TORONTO — Canadian jazz pianist Oscar Peterson’s legendary career is being celebrated in a Heritage Minute.Historica Canada released the newest clip, timed for Black History Month, in its ongoing series that highlights influential figures from across the country.The minute-long video chronicles the seven-time Grammy winner's rise from a working-class Montreal family to becoming a world-renowned piano virtuoso.It touches on his encounters with greatness, such as being dubbed “the man with four hands,” and acknowledges the racism he faced at jazz gigs in the 1940s.Peterson died of kidney failure in 2007 at the age of 82.Both the English and French versions of the Heritage Minute feature end narration by Black Canadian pianists. Oliver Jones appears in the English version while Gregory Charles handles the French.The Heritage Minute is written by Brynn Byrne and directed by Aaron Yeger, known as co-writer and producer of the acclaimed 2015 film "Sleeping Giant."Historica Canada also produced a companion video exploring the history of Little Burgundy, a Black working-class community in Montreal and the jazz culture within it. The separate clip is narrated by Peterson’s daughter Celine Peterson, who was consulted about her father's Heritage Minute from its inception.Peterson says her father received many honours throughout his career, but she believes he would be especially proud of seeing his story in a Heritage Minute.“I think this is one of the ones that would really overwhelm him," she said.“People all over the world are familiar with the Heritage Minute, and it’s such a monumental form of recognition."Peterson, who serves as producer of the Kensington Market Jazz Festival in Toronto, says the debut of her father’s Heritage Minute during Black History Month is significant.“A huge part of my dad's story was racism, first at home and then around the world,” she said, pointing out that it was especially prominent early in his career as he travelled the southern United States.“He told the story when I was young about driving up on a KKK meeting when they were going from city to city. Hearing him talk about it is still haunting for me today. Maybe even a bit more so now than it was before.”Peterson's Heritage Minute is an especially cinematic one, which raises the question of whether his relatives have considered granting the rights for his story to a production company for a feature film."In the past, there have been some conversations but nothing that has necessarily been the right fit," his daughter said."Having his story told in that capacity would be natural, to a certain extent. It needs to happen, it's just a matter of when and by whom."--Watch the Oscar Peterson Heritage Minute: https://bit.ly/3bgpHHmThis report by The Canadian Press was first published Feb. 17, 2021. David Friend, The Canadian Press Note to readers: This is a corrected story. A previous version said the narration by Black Canadian pianists was for the full Heritage Minute. In fact, the pianists contribute only the end narration in both English and French.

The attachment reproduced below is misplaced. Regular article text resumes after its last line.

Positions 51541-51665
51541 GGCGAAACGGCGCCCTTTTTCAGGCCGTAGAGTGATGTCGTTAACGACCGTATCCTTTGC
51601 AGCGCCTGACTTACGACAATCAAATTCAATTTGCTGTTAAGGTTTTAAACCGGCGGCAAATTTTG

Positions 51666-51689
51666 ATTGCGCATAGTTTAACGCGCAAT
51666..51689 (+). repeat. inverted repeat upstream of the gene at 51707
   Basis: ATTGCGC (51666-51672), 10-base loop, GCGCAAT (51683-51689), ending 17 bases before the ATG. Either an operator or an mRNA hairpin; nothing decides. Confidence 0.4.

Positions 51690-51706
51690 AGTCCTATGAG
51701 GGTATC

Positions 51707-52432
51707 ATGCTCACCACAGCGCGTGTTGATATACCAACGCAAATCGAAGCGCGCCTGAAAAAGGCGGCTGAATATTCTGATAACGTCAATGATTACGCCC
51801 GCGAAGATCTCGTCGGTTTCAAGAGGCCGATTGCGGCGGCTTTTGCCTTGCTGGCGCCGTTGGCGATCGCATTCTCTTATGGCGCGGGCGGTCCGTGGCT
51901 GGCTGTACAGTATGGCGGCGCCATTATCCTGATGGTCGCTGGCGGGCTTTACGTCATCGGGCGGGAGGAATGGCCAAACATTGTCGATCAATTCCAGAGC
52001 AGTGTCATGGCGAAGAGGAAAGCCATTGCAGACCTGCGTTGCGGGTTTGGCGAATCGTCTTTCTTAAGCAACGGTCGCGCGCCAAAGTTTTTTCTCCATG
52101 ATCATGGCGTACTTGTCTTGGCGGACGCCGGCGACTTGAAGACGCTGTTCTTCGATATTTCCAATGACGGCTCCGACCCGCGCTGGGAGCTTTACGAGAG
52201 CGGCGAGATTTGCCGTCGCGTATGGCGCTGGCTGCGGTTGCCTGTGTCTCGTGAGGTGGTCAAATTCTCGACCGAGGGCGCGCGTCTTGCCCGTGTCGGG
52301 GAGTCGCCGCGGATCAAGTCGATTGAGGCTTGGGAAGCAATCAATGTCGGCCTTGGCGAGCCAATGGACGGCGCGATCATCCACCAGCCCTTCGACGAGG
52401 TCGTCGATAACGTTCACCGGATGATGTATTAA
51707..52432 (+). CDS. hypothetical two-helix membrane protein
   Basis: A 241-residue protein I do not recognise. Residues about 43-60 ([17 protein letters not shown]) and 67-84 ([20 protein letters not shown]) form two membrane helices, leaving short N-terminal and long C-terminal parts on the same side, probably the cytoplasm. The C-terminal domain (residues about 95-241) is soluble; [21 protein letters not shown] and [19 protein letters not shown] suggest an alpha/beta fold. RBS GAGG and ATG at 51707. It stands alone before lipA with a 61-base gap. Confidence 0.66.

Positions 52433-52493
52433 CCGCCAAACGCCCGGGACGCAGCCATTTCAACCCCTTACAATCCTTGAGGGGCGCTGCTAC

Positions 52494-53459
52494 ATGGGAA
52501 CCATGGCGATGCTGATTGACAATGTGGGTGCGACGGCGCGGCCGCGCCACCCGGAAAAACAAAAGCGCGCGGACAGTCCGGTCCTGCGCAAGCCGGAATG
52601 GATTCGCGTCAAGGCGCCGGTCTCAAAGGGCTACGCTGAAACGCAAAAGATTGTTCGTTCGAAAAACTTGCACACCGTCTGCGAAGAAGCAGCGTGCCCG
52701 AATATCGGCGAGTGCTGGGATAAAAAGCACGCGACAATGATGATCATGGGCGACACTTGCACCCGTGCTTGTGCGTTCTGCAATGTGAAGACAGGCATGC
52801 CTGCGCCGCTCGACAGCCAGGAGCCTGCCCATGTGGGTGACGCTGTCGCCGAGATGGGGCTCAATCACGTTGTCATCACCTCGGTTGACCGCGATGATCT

Trystan Lackner first got interested in urban food security way back in his senior year of high school after a supportive vice-principal helped him build a community garden in barren soil where portable classrooms had been removed. It ended up producing around eight or 10 grocery bags full of lettuce, potatoes, carrots and other produce that they donated to local volunteer group Feed The Need Durham. But it only lasted the year that Lackner and classmates he had brought along were there to sustain it. “It was a seed,” says Lackner, explaining he didn't have the experience or knowledge at the time to carry it forward. “The community garden was there, and then it wasn't, and there wasn't any communication of those ideas.” Fast-forward a few years and a degree in international development later, and Lackner is looking to make a more lasting impact. After six months of preparation, Lackner and colleagues hosted an online summit called "Does Your Meal Plan Cover Climate Change?" last month as part of Youth Challenge International’s Innovate MY Future program. “Our whole idea was to develop an educational summit for young people to become more aware, get involved, and connect with the experts within the field,” he says, about the Youth Roots Durham project. The hope is that more informed communities will build more resilience into the process by which they get fed, one that faced a sharp shock due to COVID-19 disrupting global supply chains, as well as ongoing threats to the same system from climate change. The summit included a weekend panel discussion of experts followed by networking, and workshops on the links between food and climate change, the benefits of moving from mass production of commodity crops, and how to get involved in pushing for more sustainable practices. One speaker at the summit was a local permaculture farmer, who grows multiple crops in proximity to each other for mutual benefit. The practice can reduce the need for pesticides and cut carbon emissions by limiting the need to transport food, Lackner explains. The information gathered in the course of the project is being prepared to be archived on a page of the Durham Food Policy Council’s website, ensuring that unlike his high school garden, Lackner’s legacy may live on. The region — which is suburban in its southern sections near Lake Ontario and more rural in its north towards the Lake Simcoe border — exports most of its produce in the form of commodity crops, such as soy and corn, Lackner says. He says that with demand for food to expand by roughly 70 per cent in coming decades as our global population approaches 10 billion people, innovative solutions applied locally will be key. “There is a very high possibility that you will see in the next decade or two, if we can innovate more with the greenhouses and produce more in warehouse settings, you can essentially urbanize and create factories of food within these large urban centres,” he says. In addition to these modern factory farms, Lackner wants to see more rooftop gardens and government policy that sets aside land to protect it from being developed other than as farmland. And for young people wondering what they can do, he says just dive in. “Get out there, get your hands dirty. Make that change that you want to see,” he says. “If you see something that no one else is doing or that's missing, don't wait for someone else to get that going, start it yourself and get involved. There is a way to do all that and connect with the experts and community partners.” Morgan Sharp, Local Journalism Initiative Reporter, National Observer